[Since we skipped our Saturday blog entry, we’re doing a double header today.] As mentioned in a previous post, we were in Ohio last week, which afforded us the opportunity to do a bit of geocaching (hunting for items hidden by other geocachers, using a GPS receiver). Being in Western North Carolina in an area that is known for great geocaching, we had some experience under our belts and looked forward to broadening our search area to see what we could find.
Armed with a rather long list of geocaches in Cincinnati, Wilmington, Westerville and Newark, we and the innpugs set out on a few choice hunts for caches. Unfortunately, we didn’t anticipate all the snow (how soon we forget Ohio winters!) and that made it much more of a challenge.
We were able to find four caches, one each in Cincinnati and Wilmington, and two in Newark. Plus, we retrieved two travel bugs (trackable items that cachers place with the intent that other cachers will pick up the bugs to keep them moving). One travel bug that has traveled more than 3,800 miles from cache to cache has a mission to visit historical sites, so we have a few ideas of where to place that one. The other travel bug is attached to a little wrench — a very functional travel bug! It has traveled almost 3,850 miles.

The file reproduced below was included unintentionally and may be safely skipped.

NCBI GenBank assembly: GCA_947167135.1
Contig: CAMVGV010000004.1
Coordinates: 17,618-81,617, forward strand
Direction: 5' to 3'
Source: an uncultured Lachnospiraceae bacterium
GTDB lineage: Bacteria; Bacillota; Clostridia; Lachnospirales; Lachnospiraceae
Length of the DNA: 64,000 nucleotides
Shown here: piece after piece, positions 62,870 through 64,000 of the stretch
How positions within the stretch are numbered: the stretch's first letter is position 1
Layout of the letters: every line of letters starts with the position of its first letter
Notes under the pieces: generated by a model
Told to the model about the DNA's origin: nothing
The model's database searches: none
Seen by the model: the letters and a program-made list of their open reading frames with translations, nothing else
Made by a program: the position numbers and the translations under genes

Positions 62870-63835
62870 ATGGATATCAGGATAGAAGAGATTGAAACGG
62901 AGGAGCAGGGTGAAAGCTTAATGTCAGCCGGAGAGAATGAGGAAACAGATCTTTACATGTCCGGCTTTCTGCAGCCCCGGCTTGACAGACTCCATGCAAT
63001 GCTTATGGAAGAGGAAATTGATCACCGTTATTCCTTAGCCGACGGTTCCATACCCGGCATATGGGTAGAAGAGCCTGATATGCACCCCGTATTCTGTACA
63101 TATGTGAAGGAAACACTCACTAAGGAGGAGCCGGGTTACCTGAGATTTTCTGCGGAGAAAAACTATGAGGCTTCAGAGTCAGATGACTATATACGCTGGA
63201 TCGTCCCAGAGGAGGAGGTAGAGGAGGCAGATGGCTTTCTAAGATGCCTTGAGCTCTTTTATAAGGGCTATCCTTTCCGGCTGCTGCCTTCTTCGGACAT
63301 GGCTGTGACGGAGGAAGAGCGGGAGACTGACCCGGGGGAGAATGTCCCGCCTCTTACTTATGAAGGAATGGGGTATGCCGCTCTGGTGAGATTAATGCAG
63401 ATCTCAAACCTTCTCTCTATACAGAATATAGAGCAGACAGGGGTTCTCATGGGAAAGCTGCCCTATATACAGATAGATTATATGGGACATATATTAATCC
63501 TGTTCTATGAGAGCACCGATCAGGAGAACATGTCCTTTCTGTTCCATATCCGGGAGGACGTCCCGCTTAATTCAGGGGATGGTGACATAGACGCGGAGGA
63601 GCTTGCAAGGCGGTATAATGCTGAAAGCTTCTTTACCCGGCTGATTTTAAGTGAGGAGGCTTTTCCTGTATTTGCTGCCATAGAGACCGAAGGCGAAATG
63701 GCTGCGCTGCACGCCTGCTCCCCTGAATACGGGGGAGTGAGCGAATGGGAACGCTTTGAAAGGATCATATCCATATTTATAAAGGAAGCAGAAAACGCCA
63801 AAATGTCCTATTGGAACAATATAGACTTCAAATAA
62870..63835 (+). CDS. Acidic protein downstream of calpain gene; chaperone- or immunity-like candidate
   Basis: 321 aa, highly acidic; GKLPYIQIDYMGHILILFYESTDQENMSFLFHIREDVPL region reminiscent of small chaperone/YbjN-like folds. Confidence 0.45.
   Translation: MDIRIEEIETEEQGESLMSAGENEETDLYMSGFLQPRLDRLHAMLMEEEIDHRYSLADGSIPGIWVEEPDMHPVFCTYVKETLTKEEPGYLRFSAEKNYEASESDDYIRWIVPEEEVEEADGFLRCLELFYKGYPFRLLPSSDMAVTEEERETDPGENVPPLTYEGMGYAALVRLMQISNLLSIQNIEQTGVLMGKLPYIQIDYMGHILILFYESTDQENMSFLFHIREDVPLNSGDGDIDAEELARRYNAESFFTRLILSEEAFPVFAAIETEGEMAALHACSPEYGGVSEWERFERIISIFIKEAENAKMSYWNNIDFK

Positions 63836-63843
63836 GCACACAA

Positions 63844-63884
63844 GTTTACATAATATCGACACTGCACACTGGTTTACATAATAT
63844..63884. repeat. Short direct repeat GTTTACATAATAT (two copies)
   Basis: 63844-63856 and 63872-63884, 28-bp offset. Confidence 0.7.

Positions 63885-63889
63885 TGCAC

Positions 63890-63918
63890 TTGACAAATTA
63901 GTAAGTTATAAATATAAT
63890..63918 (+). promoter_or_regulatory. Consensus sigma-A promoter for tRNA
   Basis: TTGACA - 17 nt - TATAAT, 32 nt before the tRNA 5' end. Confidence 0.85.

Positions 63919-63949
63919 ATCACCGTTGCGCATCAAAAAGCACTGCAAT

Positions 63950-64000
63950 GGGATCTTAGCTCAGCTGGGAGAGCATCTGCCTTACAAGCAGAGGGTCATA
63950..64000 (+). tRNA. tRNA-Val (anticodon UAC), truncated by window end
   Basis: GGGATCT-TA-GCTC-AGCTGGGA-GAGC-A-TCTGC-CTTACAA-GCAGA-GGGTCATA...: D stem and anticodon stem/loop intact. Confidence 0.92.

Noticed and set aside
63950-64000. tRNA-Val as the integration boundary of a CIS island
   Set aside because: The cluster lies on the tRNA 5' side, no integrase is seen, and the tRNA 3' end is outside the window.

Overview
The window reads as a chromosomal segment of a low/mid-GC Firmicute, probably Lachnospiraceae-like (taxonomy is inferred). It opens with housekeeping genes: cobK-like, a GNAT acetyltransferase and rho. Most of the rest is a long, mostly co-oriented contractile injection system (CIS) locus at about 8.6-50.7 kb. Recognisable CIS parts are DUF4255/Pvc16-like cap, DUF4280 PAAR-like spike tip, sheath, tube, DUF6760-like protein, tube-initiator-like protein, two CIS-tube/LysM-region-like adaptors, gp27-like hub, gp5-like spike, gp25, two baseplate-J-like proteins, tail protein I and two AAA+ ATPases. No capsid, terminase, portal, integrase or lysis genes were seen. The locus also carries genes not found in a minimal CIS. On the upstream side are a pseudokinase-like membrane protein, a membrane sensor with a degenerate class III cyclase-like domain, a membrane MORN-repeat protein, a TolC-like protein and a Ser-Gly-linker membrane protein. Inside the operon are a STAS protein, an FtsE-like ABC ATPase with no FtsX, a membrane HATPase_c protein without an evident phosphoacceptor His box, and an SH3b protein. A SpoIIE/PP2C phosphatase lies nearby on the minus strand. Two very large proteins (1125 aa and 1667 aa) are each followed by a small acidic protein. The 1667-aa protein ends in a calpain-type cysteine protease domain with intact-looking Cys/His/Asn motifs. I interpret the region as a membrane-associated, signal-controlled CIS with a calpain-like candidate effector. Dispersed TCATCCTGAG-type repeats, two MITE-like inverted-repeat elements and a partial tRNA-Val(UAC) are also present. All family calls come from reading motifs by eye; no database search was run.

Out of our four caches, our favorite was an Earthcache called Geometric Mounds, located in Newark. The mounds are the largest set of geometric earthen enclosures ever built. They’re part of the Newark Earthworks complex of prehistoric Indian earthworks, constructed by a group of people who lived in the area from 200BC to 500AD. The people are sometimes called the Hopewell Indians, but only because some of their artifacts were discovered on the land of a farmer named Hopewell. They are also called the Moundbuilders. Since it was an Earthcache, there was no container or log to sign, but rather a requirement to take one’s picture at the visitor’s sign/map.
Another one of our favorites was in Wilmington, called Sophie’s Stupendous Cache. It was located off a bike path and the path had a really neat covered bridge (pictured above). We were fortunate that this cache wasn’t hidden under a foot of snow!